In 2002, Smith & Wesson reintroduced the Model 36 with gold features (hammer, thumbpiece, extractor, and trigger), calling it the 'Model 36 Gold'. The gold color was actually titanium nitride.

In 2005, Smith & Wesson produced the 'Texas Hold 'Em' variant. This was produced with a blued finish, imitation ivory grips, and 24k gold plate engraving.

A large number of Model 37 variants with a lanyard ring attached were made for Japan. Part of this contract was cancelled, resulting in a large number of these being sold to a wholesaler, who then re-sold them for civilian use. These entered the civilian market in 2001. In 2006, the Model 37 was dropped from Smith & Wesson's catalog.

Serial number 337 was shipped to J. Edgar Hoover and is engraved with his name.

In 1958, Spanish manufacturer Astra developed a high quality revolver line based on this weapon, under the name of Astra Cadix, Astra 250 and Astra NC6.

Design and features[edit]

Model 36-10 with nickel finish and Smith & Wesson ergonomic rosewood grips

Designed to be small and compact, the Model 36 is available with a 1.875 inch barrel.

Serial

Smith And Wesson

Like nearly all other 'J-frame' Smith & Wesson revolvers, it has a 5-round capacity in a swing-out cylinder, and features an exposed hammer. It features a nickel-plated or blued finish and either wood or rubber grips.

Smith And Wesson Model 36

Users[edit]

  • Japan: Shipped 5,344 Model 37s in 2003 to the National Police Agency.[5] 5,519 revolvers shipped to the National Police Agency in 2005.[6]
  • Malaysia: From 1970 to early 2000, the Model 36 is standard sidearm for plainclothed detective in Royal Malaysian PoliceSpecial Branch or Criminal Investigation Division before Glock 17 adoptation. It also used by RELA Corps Medium/Lower Rank Officer (permanent or volunteer) as training or self-defence weapon before the adoption of the Glock 19/26 and HK USP 9mm and is still used until today.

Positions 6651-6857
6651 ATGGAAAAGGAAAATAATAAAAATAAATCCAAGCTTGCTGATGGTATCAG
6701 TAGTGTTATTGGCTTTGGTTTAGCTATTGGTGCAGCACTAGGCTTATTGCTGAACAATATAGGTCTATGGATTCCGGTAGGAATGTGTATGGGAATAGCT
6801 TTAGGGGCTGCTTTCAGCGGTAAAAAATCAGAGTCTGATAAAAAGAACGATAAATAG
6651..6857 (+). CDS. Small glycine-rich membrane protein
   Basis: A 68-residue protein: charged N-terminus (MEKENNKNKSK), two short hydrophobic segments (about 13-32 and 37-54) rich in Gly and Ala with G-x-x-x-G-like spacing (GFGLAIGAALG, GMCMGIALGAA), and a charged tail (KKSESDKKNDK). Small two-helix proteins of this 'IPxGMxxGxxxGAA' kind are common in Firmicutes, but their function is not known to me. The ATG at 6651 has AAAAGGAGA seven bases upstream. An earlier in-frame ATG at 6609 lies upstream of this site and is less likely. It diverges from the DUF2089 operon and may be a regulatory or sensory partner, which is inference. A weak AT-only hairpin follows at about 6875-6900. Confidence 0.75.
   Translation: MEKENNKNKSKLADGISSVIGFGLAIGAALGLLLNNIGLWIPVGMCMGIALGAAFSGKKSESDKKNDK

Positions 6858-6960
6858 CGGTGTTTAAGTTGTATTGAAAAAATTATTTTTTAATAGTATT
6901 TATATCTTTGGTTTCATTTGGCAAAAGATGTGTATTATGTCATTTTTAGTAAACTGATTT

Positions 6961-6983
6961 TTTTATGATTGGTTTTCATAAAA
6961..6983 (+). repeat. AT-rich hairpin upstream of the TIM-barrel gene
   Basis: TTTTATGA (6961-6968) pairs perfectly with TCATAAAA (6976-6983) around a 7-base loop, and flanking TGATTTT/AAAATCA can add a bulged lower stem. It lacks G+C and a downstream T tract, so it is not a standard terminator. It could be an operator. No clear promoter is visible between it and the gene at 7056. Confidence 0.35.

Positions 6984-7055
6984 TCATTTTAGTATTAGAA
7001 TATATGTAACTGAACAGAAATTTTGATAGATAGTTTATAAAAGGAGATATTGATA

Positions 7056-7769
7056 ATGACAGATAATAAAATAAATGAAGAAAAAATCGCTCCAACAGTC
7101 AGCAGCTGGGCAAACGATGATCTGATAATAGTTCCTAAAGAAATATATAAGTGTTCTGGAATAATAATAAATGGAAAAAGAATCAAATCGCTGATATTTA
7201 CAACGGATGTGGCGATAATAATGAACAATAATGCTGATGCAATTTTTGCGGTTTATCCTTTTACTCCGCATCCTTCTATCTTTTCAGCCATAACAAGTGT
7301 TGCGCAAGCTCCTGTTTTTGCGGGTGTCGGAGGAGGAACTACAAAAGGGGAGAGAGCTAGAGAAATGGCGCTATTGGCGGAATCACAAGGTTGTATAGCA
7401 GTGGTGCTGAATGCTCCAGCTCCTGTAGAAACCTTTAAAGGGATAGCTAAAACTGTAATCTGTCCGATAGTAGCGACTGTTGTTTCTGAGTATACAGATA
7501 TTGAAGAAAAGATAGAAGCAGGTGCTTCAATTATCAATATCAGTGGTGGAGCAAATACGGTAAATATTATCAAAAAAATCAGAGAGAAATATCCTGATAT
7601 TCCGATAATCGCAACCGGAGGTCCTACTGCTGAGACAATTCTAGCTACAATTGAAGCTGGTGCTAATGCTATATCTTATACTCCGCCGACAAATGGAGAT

• Malta: It was standard issue for the Mobile Squad in the Malta Police Force until the arrival of the Glock 17 in 2007. They have since then been withdrawn from active carry, but they are still all being kept in the General Police Headquarters in Floriana.
  • Norway: Although never a standard service gun in Norway, it is kept in the Norwegian Police Service inventory as a pure self-defensive option, for off-duty officers who meet certain criteria.
  • South Korea: In 1974, it was used in the failed attempt to assassinate South Korean president Park Chung-hee, killing his wife Yuk Young-soo instead. Five years later, M36 Chief Special was, once again, used to assassinate Park.
  • United States: For many years, the Model 36 was the standard police detective and 'plainsclothes man' carry weapon for many police agencies including the NYPD. Many police officers still use it or one of its newer Smith & Wesson descendants as a 'back up' weapon to their primary duty pistol or as their 'off-duty' weapon. For several years in the mid-1970s, the Model 36 was issued to and carried as a duty weapon by administrative and command staff of the NC State Highway Patrol, but it was later replaced when all troopers were required to carry the then duty issue weapon, the S&W Model 66 .357, which was in turn later replaced with the last Smith revolver, the Model 686, before the agency transitioned to semi-automatics in the early 1990s.

References[edit]

S&w Model 36 Serial Numbers

  1. ^Ayoob, Massad. Greatest Handguns of the World (Krause Publications, Inc., 2010) p. 208
  2. ^Jinks, Roy G. History of Smith & Wesson (Beinfeld Publishing,1977), p. 225.
  3. ^ abArmed for Personal Defense by Jerry Ahern
  4. ^'Standard Catalog of Smith & Wesson' By Jim Supica, Richard Nahas
  5. ^'Department of State Letter on May 18, 2003'(PDF). US Department of State. Archived from the original(PDF) on October 16, 2011. Retrieved 2012-02-09.
  6. ^'US Department of State Letter on September 6, 2005'(PDF). US Department of State. Archived from the original(PDF) on October 16, 2011. Retrieved 2012-02-09.

External links[edit]